The NHCC Art Museum is full of modern wonders while creating fun for guests ”Albuquerque Journal
ALBUQUERQUE, NM – Editor’s Note: On the fourth Sunday of each month, Arts Journal Editor-in-Chief Adrian Gomez tells the stories behind some of the hidden gems you can see across the state in “Gimme Five”.
Jadira Gurulé had time to familiarize herself with the permanent collection of the National Hispanic Cultural Center Art Museum.
She has come a long way since her days as a volunteer and intern. She was officially hired as a curator in November 2016 and quickly created a sensation by organizing internationally renowned exhibitions.
Her vision is behind her current exhibition, “Mira, Mira On the Wall: Reflecting on 20 Years of NHCC Exhibitions”.
With the NHCC Art Museum now open to the public, Gurulé has selected five items from the entire collection with which visitors should take a little more time.
1. Paula Castillo, “Barco Japonesa II”, (date unknown)
Gurulé says that just to the left of the entrance to the NHCC Art Museum, in the last iteration of the permanent exhibition in the museum’s collection, “Aquí Estamos”, is a work titled “Barco Japonesa II” by Paula Castillo.
“It’s a bit small red sculpture,” she says. “At first glance, it appears to be made of leather or some other soft, flexible material rather than the steel from which it is actually made.” She says visitors may not be aware that Castillo also created the much larger steel sculpture, “Cuesta del Cielo,” which sits atop the NHCC Art Museum building.
“Cuesta del Cielo” was created to honor the contributions of Edward and Virginia Luján to the NHCC since its founding.
2. Catalina Delgado-Trunk, “Saint Lucia and the oracles (2004)”
In the northeast room of the NHCC Art Museum in the “Aquí Estamos” exhibit, there is a papel picado work of art by Catalina Delgado-Trunk titled “Saint Lucia and the Oracles”.
“Saint Lucia is the patroness of the blind,” says Gurulé. “She is often depicted with a pair of eyes on a set that refers to certain accounts of having her own eyes removed. A little gruesome, yes, but if you look closely at Delgado-Trunk’s piece, you might notice a tiny pair of plastic eyeballs sticking out from you.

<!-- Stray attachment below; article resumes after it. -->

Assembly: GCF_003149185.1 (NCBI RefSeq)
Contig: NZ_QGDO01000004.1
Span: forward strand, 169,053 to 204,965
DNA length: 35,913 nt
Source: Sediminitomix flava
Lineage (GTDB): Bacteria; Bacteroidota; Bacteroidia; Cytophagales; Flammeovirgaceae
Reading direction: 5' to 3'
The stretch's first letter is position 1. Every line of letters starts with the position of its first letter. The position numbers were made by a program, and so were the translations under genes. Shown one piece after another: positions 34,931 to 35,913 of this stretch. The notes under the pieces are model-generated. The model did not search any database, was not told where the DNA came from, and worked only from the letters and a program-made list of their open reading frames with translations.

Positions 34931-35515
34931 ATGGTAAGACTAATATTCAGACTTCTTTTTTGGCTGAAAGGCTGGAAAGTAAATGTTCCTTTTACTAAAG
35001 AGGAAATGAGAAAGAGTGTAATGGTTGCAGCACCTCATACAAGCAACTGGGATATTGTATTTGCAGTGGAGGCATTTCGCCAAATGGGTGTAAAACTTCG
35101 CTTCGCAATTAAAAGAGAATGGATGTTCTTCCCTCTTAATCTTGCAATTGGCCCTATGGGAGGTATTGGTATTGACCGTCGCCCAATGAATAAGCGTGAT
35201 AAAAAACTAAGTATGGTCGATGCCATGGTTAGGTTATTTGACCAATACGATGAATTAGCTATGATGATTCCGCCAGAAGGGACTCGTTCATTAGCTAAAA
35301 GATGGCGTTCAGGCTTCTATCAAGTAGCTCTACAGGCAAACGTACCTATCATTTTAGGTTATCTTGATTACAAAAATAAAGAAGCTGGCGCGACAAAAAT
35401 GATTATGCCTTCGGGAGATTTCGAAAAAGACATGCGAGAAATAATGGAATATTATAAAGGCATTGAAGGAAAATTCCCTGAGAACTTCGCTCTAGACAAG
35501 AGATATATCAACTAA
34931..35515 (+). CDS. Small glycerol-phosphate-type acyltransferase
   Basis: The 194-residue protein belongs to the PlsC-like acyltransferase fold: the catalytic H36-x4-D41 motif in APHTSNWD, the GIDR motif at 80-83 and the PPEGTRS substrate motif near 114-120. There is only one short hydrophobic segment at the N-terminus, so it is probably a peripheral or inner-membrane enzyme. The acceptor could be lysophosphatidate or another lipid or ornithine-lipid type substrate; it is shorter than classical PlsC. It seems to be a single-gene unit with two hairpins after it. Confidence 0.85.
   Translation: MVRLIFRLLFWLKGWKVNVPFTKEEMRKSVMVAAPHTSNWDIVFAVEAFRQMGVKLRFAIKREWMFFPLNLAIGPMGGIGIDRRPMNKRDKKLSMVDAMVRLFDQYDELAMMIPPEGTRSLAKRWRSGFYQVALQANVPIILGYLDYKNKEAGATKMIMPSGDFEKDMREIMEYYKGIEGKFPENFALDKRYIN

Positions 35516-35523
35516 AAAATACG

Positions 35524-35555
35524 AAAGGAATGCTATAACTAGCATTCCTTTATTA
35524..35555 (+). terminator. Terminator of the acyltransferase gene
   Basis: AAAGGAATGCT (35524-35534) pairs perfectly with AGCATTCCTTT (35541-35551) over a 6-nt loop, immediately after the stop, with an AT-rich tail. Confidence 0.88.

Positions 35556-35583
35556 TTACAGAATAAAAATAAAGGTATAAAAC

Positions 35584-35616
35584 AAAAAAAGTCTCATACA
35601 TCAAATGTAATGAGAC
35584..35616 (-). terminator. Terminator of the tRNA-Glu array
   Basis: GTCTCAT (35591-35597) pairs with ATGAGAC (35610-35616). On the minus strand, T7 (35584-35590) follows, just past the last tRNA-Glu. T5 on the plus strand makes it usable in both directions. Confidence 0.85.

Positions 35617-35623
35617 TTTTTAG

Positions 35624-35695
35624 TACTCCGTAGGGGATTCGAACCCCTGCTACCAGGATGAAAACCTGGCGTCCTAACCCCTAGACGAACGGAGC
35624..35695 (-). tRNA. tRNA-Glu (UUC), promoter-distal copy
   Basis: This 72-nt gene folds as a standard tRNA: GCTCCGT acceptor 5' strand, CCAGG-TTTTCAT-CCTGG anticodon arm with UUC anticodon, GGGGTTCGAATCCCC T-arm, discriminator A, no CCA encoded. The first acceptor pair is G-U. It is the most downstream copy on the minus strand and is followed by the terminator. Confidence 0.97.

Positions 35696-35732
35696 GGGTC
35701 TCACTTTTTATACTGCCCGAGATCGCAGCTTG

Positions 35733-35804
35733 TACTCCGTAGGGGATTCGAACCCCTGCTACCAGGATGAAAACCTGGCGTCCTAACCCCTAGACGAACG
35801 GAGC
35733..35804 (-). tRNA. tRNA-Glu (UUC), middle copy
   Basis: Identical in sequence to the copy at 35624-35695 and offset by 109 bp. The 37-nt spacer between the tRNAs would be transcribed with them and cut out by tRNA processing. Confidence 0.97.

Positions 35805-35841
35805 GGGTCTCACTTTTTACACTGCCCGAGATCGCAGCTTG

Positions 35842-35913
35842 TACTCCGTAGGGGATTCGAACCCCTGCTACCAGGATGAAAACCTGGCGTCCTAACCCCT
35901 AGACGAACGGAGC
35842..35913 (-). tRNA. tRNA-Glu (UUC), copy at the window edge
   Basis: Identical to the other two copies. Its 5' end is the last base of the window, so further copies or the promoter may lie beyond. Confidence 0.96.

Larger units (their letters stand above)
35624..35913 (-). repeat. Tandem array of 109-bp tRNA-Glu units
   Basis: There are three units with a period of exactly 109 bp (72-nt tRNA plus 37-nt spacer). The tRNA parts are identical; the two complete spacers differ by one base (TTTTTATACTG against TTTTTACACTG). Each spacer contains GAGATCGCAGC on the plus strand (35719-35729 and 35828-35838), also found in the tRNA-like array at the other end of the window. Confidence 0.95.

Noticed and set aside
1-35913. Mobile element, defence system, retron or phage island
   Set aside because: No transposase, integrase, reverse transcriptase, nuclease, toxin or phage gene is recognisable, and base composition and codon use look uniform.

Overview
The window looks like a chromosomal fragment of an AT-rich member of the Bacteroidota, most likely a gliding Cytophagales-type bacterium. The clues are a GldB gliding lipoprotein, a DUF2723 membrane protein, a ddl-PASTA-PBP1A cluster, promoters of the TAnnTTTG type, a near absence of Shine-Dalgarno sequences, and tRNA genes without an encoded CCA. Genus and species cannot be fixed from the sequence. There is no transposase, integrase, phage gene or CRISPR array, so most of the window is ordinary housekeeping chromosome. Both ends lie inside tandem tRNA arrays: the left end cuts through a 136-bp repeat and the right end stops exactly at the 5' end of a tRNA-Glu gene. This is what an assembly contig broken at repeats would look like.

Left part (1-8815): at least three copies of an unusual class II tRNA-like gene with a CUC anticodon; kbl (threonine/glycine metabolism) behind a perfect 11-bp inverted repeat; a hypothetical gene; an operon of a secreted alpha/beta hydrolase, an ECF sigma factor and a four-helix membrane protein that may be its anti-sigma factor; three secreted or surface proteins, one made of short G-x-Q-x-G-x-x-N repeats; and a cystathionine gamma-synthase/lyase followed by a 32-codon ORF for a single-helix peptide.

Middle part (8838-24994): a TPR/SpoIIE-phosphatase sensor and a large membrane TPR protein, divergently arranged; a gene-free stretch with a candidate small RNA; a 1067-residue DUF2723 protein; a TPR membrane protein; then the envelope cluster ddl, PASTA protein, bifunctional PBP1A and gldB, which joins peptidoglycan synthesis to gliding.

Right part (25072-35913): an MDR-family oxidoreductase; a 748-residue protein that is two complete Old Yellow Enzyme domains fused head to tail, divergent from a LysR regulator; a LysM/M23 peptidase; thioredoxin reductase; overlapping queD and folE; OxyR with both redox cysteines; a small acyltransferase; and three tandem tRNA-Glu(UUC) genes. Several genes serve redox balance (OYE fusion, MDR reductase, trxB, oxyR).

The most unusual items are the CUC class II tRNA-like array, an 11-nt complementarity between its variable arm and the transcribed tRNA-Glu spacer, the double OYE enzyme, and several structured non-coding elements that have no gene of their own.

3. Nick Abdalla, “Emperor (2001)”
Gurulé says the artist, Nick Abdalla, was an art professor for many years at the University of New Mexico.
“Once a painter, he changed his artistic vision to include large-scale sculptures created from found and collected objects. It has a number of works of art in the permanent collection of the NHCC Art Museum and each one is vibrant and imaginative, ”she says.
During the installation of the NHCC Art Museum’s most recent exhibition, “Mira, Mira On the Wall: Reflecting on 20 Years of NHCC Exhibitions,” museum staff found themselves engaged in a debate. Which side of Abdalla’s sculpture, “Emperor”, is the real “front” side?
“Each staff member explained their take on the sculpture – which ranged from a hybrid unicorn creature to a circus elephant – and at the end we settled on the idea that none of Abdalla’s works is not a thing, ”she said. “In fact, that’s a lot for a lot of people. Keep an eye out for a horned sculpture. What do you see in this work? ”
4. Rachel Muldez, “Eta Carinae (2016)”
Gurulé says Rachel Muldez considers herself a professional nature walker and collects her art materials on long walks. Later, she sorts the materials in her studio and begins to assemble her own sculptures, large and small, from these natural elements.
“Some of Muldez’s works are inspired by astronomy and space phenomena,” she says. “When you visit ‘Mira, Mira on the Wall: Reflection on 20 Years of NHCC Exhibitions’, take a moment to take a close look at Muldez’s sculpture, ‘Eta Carinae’. Then take a moment to search for Eta Carinae Nebula images on your phone. Do you see the resemblance?
5. Jokes inside
Gurulé says the staff at the NHCC Art Museum love to sprinkle jokes throughout our exhibits.
Additionally, the staff are known to have chosen museum paint colors with thematic names related to the exhibits.
For example, the color green in the current exhibit, “Southwest of Eden: The Art of Adam and Eve” is called “Garden Spot”.
In honor of the NHCC Art Museum’s 20th anniversary, we decided to try naming our own paint samples, adding an occasional joke to the interior, and creating a bunch of museum graphics, Gurulé says.
“For example, on a wall there is an image of a paint sample with the color ‘Arthun Orange’,” she says. “This color is named after a dear friend of the museum, Kim Arthun of Exhibit / 208 and Thirsty Eye, who has enthusiastically helped us install our vinyl wall lettering for many exhibits over the years. Keep an eye out for graphic paint samples. What would you name each color?